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    MH370: first memorials planned for missing passengers

    May 03, 2014

    The first memorials for passengers on board the missing MalaysiaAirlines jet will be held this weekend, relatives have said, as a Malaysian official on Friday urged relatives of those presumed dead to "face reality" and leave support centres.

    Despite the most intensive air, sea and underwater search in commercial aviation history, no trace of flight MH370 has been found since it vanished on a scheduled service from Kuala Lumpur to Beijing on 8 March.

     

    Almost eight weeks later, Malaysia Airlines has said it will close assistance centres it set up in Beijing and Kuala Lumpur for the families of the 239 passengers and crew on board the Boeing 777-200ER jet.

     

    Malaysia's deputy foreign minister said on Friday it was time for relatives to be "realistic".

     

    "We have been waiting to come up with a statement and all of us, be it the family members or the whole world, is actually looking for the answer," Hamzah Zainudin told a news conference.

     

    The airline, he said, had been looking after and supporting family members in Beijing for 55 days.

     

    "And that's the reason its about time for us to actually accept the reality that the family members should go back and wait for the answer in their hometowns."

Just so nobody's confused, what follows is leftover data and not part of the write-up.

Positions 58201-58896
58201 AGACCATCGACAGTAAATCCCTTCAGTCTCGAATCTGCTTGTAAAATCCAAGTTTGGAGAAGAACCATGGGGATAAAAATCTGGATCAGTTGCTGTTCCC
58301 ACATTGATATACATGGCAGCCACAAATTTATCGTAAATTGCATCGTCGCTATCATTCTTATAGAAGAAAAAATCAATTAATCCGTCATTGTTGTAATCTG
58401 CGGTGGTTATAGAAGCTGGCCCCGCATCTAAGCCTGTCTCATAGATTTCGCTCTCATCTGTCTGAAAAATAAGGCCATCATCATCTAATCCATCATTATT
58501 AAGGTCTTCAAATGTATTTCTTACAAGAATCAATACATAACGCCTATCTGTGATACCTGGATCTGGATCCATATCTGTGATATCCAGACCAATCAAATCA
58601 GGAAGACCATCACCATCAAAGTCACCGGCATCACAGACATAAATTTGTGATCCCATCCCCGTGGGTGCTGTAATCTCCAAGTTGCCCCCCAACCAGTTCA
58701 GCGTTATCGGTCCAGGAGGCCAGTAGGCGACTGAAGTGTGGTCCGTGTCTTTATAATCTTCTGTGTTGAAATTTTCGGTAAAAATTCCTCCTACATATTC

Families, Malaysian officials said, would be told of developments in the search and those who qualified would receive prompt compensation. Some families in Beijing have left for home, but others were resisting.

     

    Relatives of other passengers were moving on. Family and friends of Rod and Mary Burrows, two of six Australians on board the flight, will hold a memorial service in Brisbane on Sunday, said a statement on their behalf released by police.

     

    The family, it said, sought "privacy and request their solitude be respected during this difficult time".

     

    Details of the memorial were announced a day after Malaysia released its most comprehensive account of what happened to MH370, detailing the route the plane probably took as it veered off course and the confusion that followed.

     

    The preliminary report, however, left many questions unanswered, including whether the aircraft was deliberately diverted after communications were disabled.

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